The (possible) price range given is somewhere between $1-2000. Yes that's high but not obscenely so. Infact I'd guess a majority of you spend that on a yearly/bi yearly basis on a certain laptop for its brand merit and half that yearly for the latest phone "upgrade".
Let's face it though, the price isn't going to be an issue for the early adopters and any techie, or "nerd" really worth his salt can see the potential of this tech. That's not to say that this specific device has that potential, after all Magic Leap has been less than forthcoming, they've made some claims and not really backed them up. At the moment, they don't need to. Sure it could be a scheme to suck money from investors and swindle early adopters, but it could just as well be excellent marketing. Either way they've certainly generated a buzz.
They also mentioned it could be a replacement for a phone and why not? Integrate a 4/5G sim and your golden, though I can't see even the most hardcore wearing these things for ~14 hours a day perhaps it could be some sort of external BT connected lightweight minimal device - after all what's a phone? A speaker, a microphone and a cellular connection. That would open up the possibility for the "average" user to get it much the same way they get their $1000 dollar iphone, subsidized at 20-30 a month.
Fact is, we won't know until it's out in the wild and the hands of hackers/developers for 6 months. Fact is that one day this kind of tech will be ubiquitous.
Does he even believe this? Even by marketing standards, this is a stretch
Macbook Air - $900
iPhone 8 - $700
While anyone buying this will likely have all 3 of these (or similar) I can't imagine buying an untested beta version hardware device instead of the three above items. Those 3 devices would actually come in less in all likelihood. The HTV Vive is already supported with a fairly robust ecosystem and this hasn't even made it to the "creator edition" yet. It would be awesome if this is as amazing as they say it is but frankly its probably another Clinkle type company.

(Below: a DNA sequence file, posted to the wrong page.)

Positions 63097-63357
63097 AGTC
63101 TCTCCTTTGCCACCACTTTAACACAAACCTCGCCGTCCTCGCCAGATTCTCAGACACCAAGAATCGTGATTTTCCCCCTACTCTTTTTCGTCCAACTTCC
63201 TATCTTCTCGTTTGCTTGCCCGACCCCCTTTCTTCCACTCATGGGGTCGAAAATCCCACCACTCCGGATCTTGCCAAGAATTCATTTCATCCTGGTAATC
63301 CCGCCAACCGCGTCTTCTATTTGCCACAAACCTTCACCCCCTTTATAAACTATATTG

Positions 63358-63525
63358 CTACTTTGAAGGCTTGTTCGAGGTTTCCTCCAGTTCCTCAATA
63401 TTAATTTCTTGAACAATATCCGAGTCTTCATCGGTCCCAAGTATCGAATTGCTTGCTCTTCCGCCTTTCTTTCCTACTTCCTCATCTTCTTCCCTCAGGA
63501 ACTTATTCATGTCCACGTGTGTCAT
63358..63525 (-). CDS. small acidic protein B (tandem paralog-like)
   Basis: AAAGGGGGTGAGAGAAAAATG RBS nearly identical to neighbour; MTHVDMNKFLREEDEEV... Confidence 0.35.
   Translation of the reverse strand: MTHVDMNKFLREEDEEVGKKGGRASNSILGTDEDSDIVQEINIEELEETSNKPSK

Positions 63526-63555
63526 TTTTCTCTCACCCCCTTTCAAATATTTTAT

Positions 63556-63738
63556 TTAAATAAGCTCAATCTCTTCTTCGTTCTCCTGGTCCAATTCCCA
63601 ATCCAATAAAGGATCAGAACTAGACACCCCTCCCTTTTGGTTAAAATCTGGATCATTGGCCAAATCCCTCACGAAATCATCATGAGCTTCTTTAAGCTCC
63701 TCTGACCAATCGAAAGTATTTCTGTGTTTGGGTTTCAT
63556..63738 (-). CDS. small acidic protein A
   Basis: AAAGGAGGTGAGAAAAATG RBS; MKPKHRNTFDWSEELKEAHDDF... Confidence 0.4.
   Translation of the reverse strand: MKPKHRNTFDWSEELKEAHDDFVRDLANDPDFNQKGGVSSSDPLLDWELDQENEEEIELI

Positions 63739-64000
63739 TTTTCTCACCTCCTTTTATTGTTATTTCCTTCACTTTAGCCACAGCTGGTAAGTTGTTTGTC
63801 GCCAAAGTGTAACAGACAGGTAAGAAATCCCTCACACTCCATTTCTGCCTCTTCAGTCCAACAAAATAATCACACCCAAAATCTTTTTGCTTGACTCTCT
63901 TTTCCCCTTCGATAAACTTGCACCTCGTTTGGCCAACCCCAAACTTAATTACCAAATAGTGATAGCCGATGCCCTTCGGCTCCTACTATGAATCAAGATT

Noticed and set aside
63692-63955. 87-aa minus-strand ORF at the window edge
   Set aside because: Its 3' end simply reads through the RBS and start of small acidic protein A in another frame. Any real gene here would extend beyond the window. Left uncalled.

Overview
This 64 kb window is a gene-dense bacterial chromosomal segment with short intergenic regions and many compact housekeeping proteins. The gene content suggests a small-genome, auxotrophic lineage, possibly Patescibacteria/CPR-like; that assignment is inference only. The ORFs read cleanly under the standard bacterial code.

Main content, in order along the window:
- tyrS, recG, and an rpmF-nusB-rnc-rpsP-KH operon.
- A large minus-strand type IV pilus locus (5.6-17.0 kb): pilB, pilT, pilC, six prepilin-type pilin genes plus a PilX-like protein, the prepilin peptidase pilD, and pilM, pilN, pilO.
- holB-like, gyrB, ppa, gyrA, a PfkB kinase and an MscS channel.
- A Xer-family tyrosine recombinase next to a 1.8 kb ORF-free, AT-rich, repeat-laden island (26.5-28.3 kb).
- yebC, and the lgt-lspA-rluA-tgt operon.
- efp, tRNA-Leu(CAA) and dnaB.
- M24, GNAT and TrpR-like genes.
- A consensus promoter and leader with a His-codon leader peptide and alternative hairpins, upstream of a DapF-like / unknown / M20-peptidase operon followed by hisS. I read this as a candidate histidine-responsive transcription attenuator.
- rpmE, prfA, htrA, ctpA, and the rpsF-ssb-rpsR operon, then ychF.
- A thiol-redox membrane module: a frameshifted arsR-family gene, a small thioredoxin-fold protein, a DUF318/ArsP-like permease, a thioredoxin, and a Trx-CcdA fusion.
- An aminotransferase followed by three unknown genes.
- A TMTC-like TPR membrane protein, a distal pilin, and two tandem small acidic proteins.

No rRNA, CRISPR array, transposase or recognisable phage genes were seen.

If they are smarter, then they would aim for the $500 to $1000 range.
When the iPad was first announced, all the pundits mocked it. But the reason why it was so successful with consumers, was its $500 entry level price tag.
If they charge $2000 to $3000 for this device, then they are going to just shoot themselves in the head. This thing is dead-on-arrival.
This AR, as "magical" as it might be, will not become mass market at these insanely high prices.
And, there is a reason why people buy televisions. Often times, it is to just have a social experience at home, to share with the family. Everyone can watch the same show together. The Magic Leap AR is not a social device. Even the picture of Shaq modeling it, looks alien and unsocial.
Everyone needs a phone. And the iPhone has taken over the high end segment. And the Androids have taken over the low end segment. But, not everyone needs a Magic Leap AR headset.
Then, Apple will come out with their own AR device for $700, and wipe them out. I'll wait to see what Apple has up their sleeves.
People balk at paying more than $1k for a phone, but most people would assume you're scamming them if you sold them a new car for $5k.
That said, I don't agree with the pricing of this: In an immature market where the difference between a high/low end product isn't discernable, trying to get someone to pay a large amount of money just to bet on it isn't a great idea.
It's only just recently you can buy a computer and not expect to replace it in 2-3 years. Not just by the fact things break, but that everything would have moved far passed you by then.
Obviously it doesn't make sense for people in general to value technology as a long-term investment, when the technology itself isn't even remotely long-term (at the consumer level). But obviously too, when technology stabilizes, and we stop seeing absurd improvements over short units of time, then it'll naturally progress to longer -term value. When you can't sell on dramatically better features, then you'll sell for reliability, consistency and durability.
Or you'll lock it down, strangle/monopolize the market, and add features on your own clock, hopefully postponing the plateau far into the horizon
So in that sense, technology that does not progress fast does not necessarily improve reliability